Faculty of law blogs / UNIVERSITY OF OXFORD

Intersectional Women in the Borderlands



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4 Minutes

Guest post by Dr Marinella Marmo and Dr Alison Gerard. Marinella is Associate Professor in criminology and law at Flinders University. She  has published extensively in the area of transnational crime, including Narrating Injustice Survival (with Professor de Lint), Transnational Crime and Criminal Justice (with Dr Chazal), Race, Gender and the Body (with Dr Smith), Crime, Justice and Human Rights (with A/Prof Weber and Dr Fishwick). Alison is Professor in Law and Criminology at the University of Canberra and Head of the Canberra Law School. She is the author of The Securitisation of Migration and Refugee Women and co-editor of Entrapping Asylum Seekers (with Dr Vecchio). Her more recent work analyses the intersection of humanitarianism and securitisation and the criminalisation of young people, particularly unaccompanied minors, who reside in state care. This is the fourth installment of the Border Criminologies themed series on 'Crimmigration and Australian Border Control'.  

Crimmigration, the merger of criminal law and migration law, affects disproportionately intersectional women at the border. From Australian offshore detention practices to the US, Canada and the UK borders, intersectional women are considered out of place, and are scrutinised, abused and violated. Immigration officers’ powers are growing in the field of criminal law without significant training in relevant areas and without being subjected to the rule of law, owing to the justification of the border as an exceptional space where legal protections ordinarily owed to individuals are suspended due to security imperatives. 


In December 2019, UN Women published an updated version of Border Management and Gender  (first issued 10 years before) together with the Geneva Centre for Security Sector Governance (DCAF) and the OSCE Office for Democratic Institutions and Human Rights. This publication is one of nine ‘tools’ and policy briefs known as the ‘DCAF, OSCE/ODIHR, UN Women Gender and Security Toolkit’, that aim to promote gender equality and integrate a gender perspective in the security and justice sector. Border Management and Gender aims to integrate a deeper and more contemporary gender perspective into the everyday, routine work carried out by state border management agencies. It recognises that much has changed and consequently stereotypes and assumptions sometimes held by state agencies may need redress. This publication also recognises that women face unparalleled struggles as they cross borders whether in cases of voluntary or forced migration. The updated version includes an institutional self-assessment checklist on the integration of gender perspectives in a ‘border service’.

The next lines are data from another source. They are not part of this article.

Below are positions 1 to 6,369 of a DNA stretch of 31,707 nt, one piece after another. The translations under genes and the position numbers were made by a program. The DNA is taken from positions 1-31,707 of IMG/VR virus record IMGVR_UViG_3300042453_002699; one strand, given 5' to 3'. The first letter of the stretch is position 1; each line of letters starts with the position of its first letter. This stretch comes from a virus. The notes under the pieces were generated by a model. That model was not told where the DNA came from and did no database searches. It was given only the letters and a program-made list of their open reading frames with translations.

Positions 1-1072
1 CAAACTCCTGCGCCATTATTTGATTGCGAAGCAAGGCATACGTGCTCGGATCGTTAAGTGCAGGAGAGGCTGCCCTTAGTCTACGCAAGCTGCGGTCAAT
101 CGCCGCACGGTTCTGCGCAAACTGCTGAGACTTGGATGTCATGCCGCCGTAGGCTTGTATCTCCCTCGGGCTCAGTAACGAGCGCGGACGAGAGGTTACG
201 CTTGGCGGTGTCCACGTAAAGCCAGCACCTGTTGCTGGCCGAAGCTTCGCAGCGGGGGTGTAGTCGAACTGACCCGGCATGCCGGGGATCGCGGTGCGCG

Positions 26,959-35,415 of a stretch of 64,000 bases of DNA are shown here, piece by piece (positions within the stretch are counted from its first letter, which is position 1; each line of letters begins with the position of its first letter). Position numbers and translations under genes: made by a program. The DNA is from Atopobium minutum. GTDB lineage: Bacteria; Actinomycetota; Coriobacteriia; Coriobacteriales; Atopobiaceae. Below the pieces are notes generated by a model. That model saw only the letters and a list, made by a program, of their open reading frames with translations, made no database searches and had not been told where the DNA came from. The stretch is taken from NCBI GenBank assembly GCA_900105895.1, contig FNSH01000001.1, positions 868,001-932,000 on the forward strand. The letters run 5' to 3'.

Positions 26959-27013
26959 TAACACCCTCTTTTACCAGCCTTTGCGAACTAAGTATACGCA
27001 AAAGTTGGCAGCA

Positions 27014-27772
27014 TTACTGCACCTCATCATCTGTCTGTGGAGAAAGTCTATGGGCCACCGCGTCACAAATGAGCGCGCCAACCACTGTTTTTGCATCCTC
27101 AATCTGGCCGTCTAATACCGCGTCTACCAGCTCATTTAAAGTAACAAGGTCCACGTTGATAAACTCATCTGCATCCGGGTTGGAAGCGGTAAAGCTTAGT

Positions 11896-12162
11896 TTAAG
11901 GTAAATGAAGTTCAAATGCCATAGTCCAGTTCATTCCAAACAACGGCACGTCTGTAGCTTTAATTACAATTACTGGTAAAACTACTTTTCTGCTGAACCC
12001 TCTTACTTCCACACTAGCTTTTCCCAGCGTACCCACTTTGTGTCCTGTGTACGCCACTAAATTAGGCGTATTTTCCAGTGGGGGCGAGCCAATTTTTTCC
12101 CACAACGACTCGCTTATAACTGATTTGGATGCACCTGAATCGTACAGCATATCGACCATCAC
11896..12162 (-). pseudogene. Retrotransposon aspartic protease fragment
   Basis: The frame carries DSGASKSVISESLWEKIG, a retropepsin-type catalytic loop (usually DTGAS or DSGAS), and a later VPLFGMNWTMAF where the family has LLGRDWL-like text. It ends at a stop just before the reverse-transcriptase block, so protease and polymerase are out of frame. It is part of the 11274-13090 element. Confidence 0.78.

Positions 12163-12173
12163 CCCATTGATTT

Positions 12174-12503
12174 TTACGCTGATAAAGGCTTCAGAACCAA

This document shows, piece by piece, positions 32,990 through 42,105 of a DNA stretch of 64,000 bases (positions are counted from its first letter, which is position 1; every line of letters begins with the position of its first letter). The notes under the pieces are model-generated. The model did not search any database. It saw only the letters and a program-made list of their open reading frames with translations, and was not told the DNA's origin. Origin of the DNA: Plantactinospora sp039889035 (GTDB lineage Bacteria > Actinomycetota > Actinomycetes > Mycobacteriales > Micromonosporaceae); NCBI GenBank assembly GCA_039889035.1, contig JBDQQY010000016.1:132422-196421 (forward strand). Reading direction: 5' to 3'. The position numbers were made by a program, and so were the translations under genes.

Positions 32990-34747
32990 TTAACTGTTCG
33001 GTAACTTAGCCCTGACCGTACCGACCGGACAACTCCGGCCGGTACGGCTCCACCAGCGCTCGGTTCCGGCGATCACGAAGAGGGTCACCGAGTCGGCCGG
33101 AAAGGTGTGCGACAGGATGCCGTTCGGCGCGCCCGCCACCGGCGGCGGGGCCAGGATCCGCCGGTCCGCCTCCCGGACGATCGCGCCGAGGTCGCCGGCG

The gendered and racialised border violence experienced by women is widely acknowledged and discussed in feminist scholarship in border studies, such as that by Alison Gerard. More recent literature considers the agency, resistance and capabilities of these women under difficult circumstances, including minimal trust in authorities (see for example Francesca Esposito and Jose Ornelas).

The UN toolkit is a welcome addition as a training guide as it acknowledges gender/sexual diversity, intersectionality and as it challenges socio-cultural expectations. Nevertheless, the UN Toolkit falls short as it fails to acknowledge the reasons why some women may not trust authorities in the first place. Moreover, it does not take a clear stand on the violence and abuse imposed by state agencies, or its proxies, on women at the border.